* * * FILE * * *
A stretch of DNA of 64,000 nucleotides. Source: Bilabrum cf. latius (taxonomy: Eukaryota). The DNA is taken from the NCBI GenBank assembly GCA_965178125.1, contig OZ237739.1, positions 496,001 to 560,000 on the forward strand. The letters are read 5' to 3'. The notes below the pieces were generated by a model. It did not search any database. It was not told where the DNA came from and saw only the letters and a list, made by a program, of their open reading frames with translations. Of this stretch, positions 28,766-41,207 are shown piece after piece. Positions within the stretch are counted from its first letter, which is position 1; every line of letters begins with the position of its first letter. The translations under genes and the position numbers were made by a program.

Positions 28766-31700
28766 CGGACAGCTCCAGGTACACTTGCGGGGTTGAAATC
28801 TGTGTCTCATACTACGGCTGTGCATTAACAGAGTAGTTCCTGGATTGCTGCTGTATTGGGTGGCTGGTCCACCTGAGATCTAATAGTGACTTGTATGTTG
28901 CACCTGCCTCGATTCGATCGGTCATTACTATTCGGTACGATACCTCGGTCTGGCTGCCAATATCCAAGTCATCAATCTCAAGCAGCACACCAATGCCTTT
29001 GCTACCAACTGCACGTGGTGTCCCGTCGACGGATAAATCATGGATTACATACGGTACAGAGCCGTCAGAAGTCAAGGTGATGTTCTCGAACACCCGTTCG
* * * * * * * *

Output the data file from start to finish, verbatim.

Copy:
A stretch of DNA of 64,000 nucleotides. Source: Bilabrum cf. latius (taxonomy: Eukaryota). The DNA is taken from the NCBI GenBank assembly GCA_965178125.1, contig OZ237739.1, positions 496,001 to 560,000 on the forward strand. The letters are read 5' to 3'. The notes below the pieces were generated by a model. It did not search any database. It was not told where the DNA came from and saw only the letters and a list, made by a program, of their open reading frames with translations. Of this stretch, positions 28,766-41,207 are shown piece after piece. Positions within the stretch are counted from its first letter, which is position 1; every line of letters begins with the position of its first letter. The translations under genes and the position numbers were made by a program.

Positions 28766-31700
28766 CGGACAGCTCCAGGTACACTTGCGGGGTTGAAATC
28801 TGTGTCTCATACTACGGCTGTGCATTAACAGAGTAGTTCCTGGATTGCTGCTGTATTGGGTGGCTGGTCCACCTGAGATCTAATAGTGACTTGTATGTTG
28901 CACCTGCCTCGATTCGATCGGTCATTACTATTCGGTACGATACCTCGGTCTGGCTGCCAATATCCAAGTCATCAATCTCAAGCAGCACACCAATGCCTTT
29001 GCTACCAACTGCACGTGGTGTCCCGTCGACGGATAAATCATGGATTACATACGGTACAGAGCCGTCAGAAGTCAAGGTGATGTTCTCGAACACCCGTTCG